Offensive tackle Mike Madaras came to Maryland two years ago from Good Counsel as one of Randy Edsall’s first big-name recruits.
On Tuesday, he abruptly left the Terps and the university.
The 6-foot-5, 295-pound sophomore — the first true freshman Edsall could recall starting as a head coach — announced through an athletic department release that he was quitting the team.
- No QB controversy for Terps, but plenty of questions with wide receivers
- Fate just won't cut Edsall or Terps any slack
- Injury-depleted Maryland falls apart late in 40-27 loss to No. 9 Clemson
- 2013 Terps football [Pictures]
- Jeff Barker's Maryland fall sports scrapbook [Pictures]
- Maryland football uniforms [Pictures]
See more photos »
- Video: New Terps uniforms
Calling it a “difficult decision,” Madaras said that after speaking with his family, he came to the realization that “my heart is not in the game of football or going to college at this time.”
Madaras, who had started all eight games for the Terps this season after playing in all 12 and starting eight as a freshman, went on to say that “I did not think it was fair to my teammates to be out there playing when I didn’t share their passion for the game.”
Edsall, who was on the road recruiting, said in a statement that he had met with Madaras and that the player “expressed his desire to no longer be a student-athlete at the University of Maryland. We wish him the best and are here to support him any way we can in the future.”
Madaras, of Olney, was a four-star prospect coming out of high school, and his departure further depletes a Maryland offense ravaged by injuries.
Dave Madaras, who coached his son in youth football and later served as a volunteer coach at Good Counsel, traces his son’s disillusionment about college football to a two-week suspension in the summer for what the father called “bad behavior.”
“That might have been the beginning of it,” Dave Madaras said. “The bad behavior was an indication that something was wrong. I think he was saying, ‘I’m trying to send a signal. I’m struggling a little bit.’ It’s tough with a dad like me. I coached him a long time, and I’m sure it was tough for him to tell me he didn’t want to play football.”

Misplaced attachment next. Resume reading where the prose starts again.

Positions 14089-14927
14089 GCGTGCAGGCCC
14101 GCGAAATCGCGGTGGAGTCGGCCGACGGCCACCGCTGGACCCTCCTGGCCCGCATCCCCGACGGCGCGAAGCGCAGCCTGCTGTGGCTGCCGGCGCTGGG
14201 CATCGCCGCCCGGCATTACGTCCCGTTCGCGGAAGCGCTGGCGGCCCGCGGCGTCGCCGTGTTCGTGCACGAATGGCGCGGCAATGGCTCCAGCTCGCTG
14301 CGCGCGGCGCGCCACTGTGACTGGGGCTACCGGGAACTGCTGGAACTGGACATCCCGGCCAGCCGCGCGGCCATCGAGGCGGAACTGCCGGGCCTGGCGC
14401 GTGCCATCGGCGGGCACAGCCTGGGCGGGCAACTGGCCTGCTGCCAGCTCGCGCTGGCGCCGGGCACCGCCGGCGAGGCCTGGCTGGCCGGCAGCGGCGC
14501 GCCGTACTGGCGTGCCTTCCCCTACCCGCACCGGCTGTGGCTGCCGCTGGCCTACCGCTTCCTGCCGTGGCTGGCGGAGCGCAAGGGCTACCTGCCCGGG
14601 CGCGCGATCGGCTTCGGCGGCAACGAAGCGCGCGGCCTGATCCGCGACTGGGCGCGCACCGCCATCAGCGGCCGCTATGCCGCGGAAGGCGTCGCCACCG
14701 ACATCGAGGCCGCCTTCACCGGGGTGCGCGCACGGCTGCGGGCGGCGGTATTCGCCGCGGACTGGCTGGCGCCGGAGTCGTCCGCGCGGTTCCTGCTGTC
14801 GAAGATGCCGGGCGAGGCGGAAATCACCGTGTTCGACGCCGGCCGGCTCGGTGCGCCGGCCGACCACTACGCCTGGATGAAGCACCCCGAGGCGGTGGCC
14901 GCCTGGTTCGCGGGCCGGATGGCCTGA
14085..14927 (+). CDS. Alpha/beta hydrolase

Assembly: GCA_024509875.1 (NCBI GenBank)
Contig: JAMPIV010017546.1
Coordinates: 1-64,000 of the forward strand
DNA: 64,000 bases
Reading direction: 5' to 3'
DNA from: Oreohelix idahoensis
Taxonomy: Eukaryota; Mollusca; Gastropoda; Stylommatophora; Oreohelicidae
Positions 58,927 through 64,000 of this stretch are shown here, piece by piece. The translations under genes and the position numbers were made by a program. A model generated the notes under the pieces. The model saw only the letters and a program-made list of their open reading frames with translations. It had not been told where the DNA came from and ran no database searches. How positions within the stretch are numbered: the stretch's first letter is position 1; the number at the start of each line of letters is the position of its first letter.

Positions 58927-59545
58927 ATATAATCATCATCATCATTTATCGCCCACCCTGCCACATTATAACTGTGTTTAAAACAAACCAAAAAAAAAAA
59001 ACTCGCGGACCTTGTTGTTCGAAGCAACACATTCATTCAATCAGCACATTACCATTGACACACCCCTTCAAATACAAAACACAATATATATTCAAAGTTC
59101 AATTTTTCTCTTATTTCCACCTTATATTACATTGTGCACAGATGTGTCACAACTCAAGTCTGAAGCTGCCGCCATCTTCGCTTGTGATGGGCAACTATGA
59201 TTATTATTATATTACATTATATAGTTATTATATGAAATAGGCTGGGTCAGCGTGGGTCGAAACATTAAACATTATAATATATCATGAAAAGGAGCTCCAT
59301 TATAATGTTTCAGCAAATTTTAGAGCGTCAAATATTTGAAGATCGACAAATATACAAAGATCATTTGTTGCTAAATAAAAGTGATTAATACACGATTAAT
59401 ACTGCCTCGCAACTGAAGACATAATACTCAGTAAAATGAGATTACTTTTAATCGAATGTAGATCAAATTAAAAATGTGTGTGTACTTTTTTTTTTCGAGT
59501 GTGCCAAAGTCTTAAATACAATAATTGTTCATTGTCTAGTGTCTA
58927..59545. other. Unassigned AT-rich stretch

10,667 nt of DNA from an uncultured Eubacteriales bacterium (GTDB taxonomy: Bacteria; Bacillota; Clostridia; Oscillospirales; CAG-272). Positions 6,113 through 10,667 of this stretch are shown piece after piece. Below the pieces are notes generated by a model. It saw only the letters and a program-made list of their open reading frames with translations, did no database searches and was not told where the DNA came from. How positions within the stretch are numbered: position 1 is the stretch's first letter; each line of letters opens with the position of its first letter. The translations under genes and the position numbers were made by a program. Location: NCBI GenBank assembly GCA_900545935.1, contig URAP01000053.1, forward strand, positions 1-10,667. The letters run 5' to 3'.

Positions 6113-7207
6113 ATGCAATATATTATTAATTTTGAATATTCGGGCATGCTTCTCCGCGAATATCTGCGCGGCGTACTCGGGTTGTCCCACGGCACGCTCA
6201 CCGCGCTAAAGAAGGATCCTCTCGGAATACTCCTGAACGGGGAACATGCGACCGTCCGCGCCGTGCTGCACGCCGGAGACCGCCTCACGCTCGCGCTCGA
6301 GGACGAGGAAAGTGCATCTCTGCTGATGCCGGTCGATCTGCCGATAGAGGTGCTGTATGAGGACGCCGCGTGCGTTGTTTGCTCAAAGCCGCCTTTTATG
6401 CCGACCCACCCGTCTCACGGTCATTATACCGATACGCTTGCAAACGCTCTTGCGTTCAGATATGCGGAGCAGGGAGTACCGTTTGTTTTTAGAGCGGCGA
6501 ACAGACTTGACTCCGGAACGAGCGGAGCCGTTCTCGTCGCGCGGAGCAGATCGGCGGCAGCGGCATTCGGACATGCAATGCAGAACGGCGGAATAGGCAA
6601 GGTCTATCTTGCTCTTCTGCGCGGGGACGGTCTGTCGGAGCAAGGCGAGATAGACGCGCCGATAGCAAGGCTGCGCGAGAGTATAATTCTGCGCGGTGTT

The elder Madaras wouldn't comment further on the suspension, which was announced as a violation of student-athlete conduct code. The only infraction in the conduct code that carries a two-week suspension is a second failed drug test.
Mike Madaras did not return telephone calls from The Baltimore Sun on Tuesday.
When he returned from the suspension early in preseason camp, Madaras was asked whether he had learned from his mistake.
“Most definitely,” he said at the time. “That two-week suspension, wasn’t happy when it was happening, but looking back on it, I really do think it was a good thing. It put a perspective on things. I really think it put me back on track.”
But Madaras struggled on the field this season.
After not putting on any extra weight following his freshman year, Madaras often was pushed around by stronger players and beaten by quicker ones, making it difficult for him to protect the quarterbacks playing behind him or open holes for Maryland’s running backs.
Edsall will have some decisions to make about Madaras’ replacement when the Terps return from their bye week and get ready to face Syracuse on Nov. 9. With a victory at Byrd Stadium that day, Maryland (5-3, 1-3 in the Atlantic Coast Conference) has a chance to become bowl-eligible for the first time under Edsall.
The latest depth chart released listed Jake Wheeler, a 6-7, 305-pound junior from Hollywood, Fla., as No. 2 behind Madaras at left tackle. It is also possible for Edsall to move Moise Larose, a 6-6, 305-pound freshman from Odenton (Wilde Lake) over from backup right tackle.
Madaras said in his statement that “I appreciate all the support from Coach Edsall and the rest of the Maryland football coaches and support staff. I will be rooting for them in the future.”
Dave Madaras said he supports his son’s decision, but he declined to comment on the timing of it eight games into the season.
“He’s not happy being at Maryland,” he said. “It’s nothing against the team or the coaches, he just wants to figure out what he wants to do with his life.”